Multiple myeloma is a cancer of the bone marrow. Although there is currently no cure for myeloma, it is an eminently treatable disease. Many patients go on to lead full lives for years, even decades, after diagnosis.
It is a very individual disease. It is is often slow moving, but can sometimes be more aggressive. While the doctor assesses each particular situation and recommends the best approach, the patient plays a central role in helping make these individual treatment decisions. It is important that patients and their families be well informed, ask questions, and give serious thought to alternative strategies or options.
Myeloma is a tumor involving specialized white blood cells in the bone marrow. The cells that are affected are plasma cells, which are our antibody-producing cells. A malignant or cancerous plasma cell is called a myeloma cell. Myeloma is called "multiple" since there are frequently multiple patches or areas in bone where tumors or lesions have developed.
So in disbelief after diagnosis confirmation at the very beginning August (who the heck has ever heard of this cancer?) we embarked on a journey that we will continue together as a family. Strong. Resilient. We are better together. More fun together. We've been through some stuff (hey, who hasn't?) and really, we can do this. We WILL do this. Life has WAY too much to offer my mother at the age of 66 in January! She has two rock-star daughters (hahahah...I brag) and two awesome son-in-laws and 4 grandchildren and an 86 year old mother still alive and an incredible sister and lots of magnificent extended family members and incredible friends.
Our heads were spinning when we left the Marinette doctor and we thought treatment would begin as soon as we saw the Chicago doctor... Drug names, stem cell transplants, blood tests, blah blah blah...........I'm sure my mom was having an outer-body experience but I was in business mode, asking questions, trying to get a grip on this whole thing as I knew I would be re-telling this story to all my family members many times over. I work well in these situations. No tears were shed. Why cry now? Let's take care of business. Let's get the facts and a plan in place. Dad's not here. I am next in line. I am the oldest child.
We are thrilled that we would gain access to state-of-the-art doctors and treatment and options. We are seeing a multiple myeloma specialist at Northwestern Hospital. It doesn't hurt that Mom's doctor is easy on the eyes! It is so comforting to go to a facility that slightly resembles a fine hotel. Dr. Mehta is so calm and relaxed that it makes us feel relieved after every visit. This was caught in the earliest possible stages. My mom has no symptoms. After our research we found many people find out they have MM after breaking bones.........but their doctor doesn't catch it here........and the disease progresses until it is found even later.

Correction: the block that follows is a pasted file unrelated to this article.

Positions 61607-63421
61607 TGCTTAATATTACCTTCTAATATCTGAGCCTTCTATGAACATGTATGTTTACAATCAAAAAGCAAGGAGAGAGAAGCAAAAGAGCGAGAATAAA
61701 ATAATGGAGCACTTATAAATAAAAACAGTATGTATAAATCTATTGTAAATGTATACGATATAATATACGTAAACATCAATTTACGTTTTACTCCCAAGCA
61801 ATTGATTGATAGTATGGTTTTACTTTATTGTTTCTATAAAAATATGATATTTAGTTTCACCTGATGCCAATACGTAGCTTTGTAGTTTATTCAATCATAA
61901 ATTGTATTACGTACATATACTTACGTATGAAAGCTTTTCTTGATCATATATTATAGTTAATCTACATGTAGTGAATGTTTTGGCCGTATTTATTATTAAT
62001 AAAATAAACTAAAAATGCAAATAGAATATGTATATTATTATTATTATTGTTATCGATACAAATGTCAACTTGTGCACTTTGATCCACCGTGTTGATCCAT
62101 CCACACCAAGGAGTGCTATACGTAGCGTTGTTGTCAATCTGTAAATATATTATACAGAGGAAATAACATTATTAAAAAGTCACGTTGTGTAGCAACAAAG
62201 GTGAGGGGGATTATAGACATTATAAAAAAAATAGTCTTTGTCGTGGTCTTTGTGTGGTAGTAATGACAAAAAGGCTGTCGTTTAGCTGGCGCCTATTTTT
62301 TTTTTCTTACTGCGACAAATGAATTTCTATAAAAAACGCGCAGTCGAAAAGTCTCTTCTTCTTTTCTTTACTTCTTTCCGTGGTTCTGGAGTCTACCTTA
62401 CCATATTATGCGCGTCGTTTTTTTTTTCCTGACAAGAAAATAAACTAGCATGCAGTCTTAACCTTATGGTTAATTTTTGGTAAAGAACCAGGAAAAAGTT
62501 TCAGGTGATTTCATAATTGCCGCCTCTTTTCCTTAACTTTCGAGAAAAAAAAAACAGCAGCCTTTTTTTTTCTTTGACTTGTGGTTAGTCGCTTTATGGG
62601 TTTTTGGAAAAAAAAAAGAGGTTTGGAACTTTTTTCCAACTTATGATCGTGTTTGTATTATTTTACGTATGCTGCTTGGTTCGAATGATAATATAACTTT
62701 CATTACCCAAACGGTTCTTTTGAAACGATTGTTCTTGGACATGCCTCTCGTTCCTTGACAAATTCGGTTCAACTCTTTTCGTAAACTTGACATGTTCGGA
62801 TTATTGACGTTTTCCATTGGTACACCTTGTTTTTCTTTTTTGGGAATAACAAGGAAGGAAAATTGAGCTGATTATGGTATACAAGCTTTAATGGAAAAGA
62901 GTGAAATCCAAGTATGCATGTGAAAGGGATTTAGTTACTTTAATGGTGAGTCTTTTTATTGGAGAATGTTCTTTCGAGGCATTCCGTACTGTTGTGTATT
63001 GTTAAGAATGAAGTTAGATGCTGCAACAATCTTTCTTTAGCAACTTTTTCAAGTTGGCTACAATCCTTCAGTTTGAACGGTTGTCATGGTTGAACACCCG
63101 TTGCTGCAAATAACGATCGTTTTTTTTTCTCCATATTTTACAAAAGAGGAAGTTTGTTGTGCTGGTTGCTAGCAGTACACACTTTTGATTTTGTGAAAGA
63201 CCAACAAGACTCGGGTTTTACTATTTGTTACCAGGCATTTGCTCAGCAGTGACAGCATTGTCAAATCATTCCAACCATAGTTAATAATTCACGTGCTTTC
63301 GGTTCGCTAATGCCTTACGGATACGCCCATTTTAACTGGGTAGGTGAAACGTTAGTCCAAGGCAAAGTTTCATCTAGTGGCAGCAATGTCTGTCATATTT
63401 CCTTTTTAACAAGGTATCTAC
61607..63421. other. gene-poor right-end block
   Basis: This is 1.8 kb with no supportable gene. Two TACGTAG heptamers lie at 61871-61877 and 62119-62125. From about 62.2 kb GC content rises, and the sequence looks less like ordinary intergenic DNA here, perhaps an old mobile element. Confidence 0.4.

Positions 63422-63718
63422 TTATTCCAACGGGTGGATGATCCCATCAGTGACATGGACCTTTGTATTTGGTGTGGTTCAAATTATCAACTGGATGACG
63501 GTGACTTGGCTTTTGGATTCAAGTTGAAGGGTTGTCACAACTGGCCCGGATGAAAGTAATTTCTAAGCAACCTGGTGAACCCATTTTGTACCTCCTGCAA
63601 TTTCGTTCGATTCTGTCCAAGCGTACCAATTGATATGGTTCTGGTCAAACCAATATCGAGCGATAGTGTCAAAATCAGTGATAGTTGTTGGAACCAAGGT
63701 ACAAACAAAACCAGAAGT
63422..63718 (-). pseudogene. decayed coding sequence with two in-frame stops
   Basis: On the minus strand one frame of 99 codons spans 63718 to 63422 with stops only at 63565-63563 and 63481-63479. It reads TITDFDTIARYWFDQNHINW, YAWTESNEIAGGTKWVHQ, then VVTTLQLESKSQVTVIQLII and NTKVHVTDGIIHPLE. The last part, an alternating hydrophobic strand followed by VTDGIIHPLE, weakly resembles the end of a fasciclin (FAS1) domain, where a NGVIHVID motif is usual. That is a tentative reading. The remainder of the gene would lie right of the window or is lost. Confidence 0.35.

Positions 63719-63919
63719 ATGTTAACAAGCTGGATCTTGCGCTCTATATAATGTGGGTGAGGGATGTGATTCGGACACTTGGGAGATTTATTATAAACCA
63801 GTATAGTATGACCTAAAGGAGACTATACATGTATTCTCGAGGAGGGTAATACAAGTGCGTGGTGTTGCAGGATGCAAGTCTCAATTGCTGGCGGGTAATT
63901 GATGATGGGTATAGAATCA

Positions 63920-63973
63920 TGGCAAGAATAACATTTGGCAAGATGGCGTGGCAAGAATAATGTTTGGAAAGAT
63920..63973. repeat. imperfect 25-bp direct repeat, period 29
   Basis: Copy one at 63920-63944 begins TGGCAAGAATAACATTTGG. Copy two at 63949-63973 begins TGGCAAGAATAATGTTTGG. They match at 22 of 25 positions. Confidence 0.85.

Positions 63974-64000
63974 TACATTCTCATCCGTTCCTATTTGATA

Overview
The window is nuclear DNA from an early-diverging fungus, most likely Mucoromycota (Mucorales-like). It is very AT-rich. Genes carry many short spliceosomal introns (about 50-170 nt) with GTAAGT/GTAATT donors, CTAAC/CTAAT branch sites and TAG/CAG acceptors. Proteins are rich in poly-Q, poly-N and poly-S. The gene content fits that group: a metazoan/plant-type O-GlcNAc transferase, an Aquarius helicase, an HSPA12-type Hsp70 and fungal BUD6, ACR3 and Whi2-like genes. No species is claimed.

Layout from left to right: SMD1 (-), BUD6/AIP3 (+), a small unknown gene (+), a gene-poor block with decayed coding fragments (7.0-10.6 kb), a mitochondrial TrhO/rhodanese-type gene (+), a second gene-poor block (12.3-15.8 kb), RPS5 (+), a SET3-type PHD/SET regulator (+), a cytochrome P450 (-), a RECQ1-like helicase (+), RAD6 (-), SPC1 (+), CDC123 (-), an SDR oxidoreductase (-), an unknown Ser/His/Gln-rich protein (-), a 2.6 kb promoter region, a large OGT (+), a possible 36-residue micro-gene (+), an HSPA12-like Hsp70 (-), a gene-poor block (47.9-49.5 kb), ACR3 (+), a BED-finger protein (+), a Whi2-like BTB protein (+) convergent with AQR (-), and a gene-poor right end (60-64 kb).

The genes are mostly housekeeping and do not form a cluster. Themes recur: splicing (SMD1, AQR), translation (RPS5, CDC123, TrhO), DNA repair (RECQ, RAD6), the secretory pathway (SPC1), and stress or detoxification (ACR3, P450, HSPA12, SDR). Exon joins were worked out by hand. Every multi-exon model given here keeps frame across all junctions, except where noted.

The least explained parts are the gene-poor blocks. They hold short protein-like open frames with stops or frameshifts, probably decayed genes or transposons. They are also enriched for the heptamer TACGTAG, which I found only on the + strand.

So we had a bit of a respite, but as of Monday, Mom started a drug treatment plan that includes some ridiculously priced cancer drugs (but she won't lose her hair or be really sick....just some little things possibly that anyone could deal with, because hey, this is your life! It's worth it!) and what we can now call "Steroid Tuesday" to boost her good stem cells with a possible stem cell transplant on the horizon.
The latest and greatest technology is to harvest your own good stem cells after killing off anything remotely negative in your system (I think we can apply that "what doesn't kill you makes you stronger theory here) and then putting the good stem cells back in with hopes the MM is gone forever. (50% chance here..........but hey, if you have a 50% chance of winning the lottery would you buy a ticket???)
I could write you a list of positive things. One of them being that Mom has access to Northwestern but has a doctor in Marinette that can administer all the drug therapies, consult with her, etc. Not having to travel to Chicago for every little thing is helpful. Knowing we have the best of the best at the heart of her treatment is also comforting. Dr. Mehta sees patients that travel to visit him from all over the world. He has worked his whole career (he's only 43!) to head up the stem cell transplant program at Northwestern. This is ground breaking research he is doing. Fantastic!
I plan to have Mom around for many, many, many more years to come. God bless us all. Thanks for your support and prayers. We love you. Our positive energy and spirit will reign supreme. We are connected like a fine golden thread that weaves itself through our lives. The great circle of life.
From the day we arrive on the planet And blinking, step into the sun There's more to see than can ever be seen More to do than can ever be done There's far too much to take in here More to find than can ever be found But the sun rolling high Through the sapphire sky Keeps great and small on the endless round It's the Circle of Life And it moves us all Through despair and hope Through faith and love Till we find our place On the path unwinding In the Circle The Circle of Life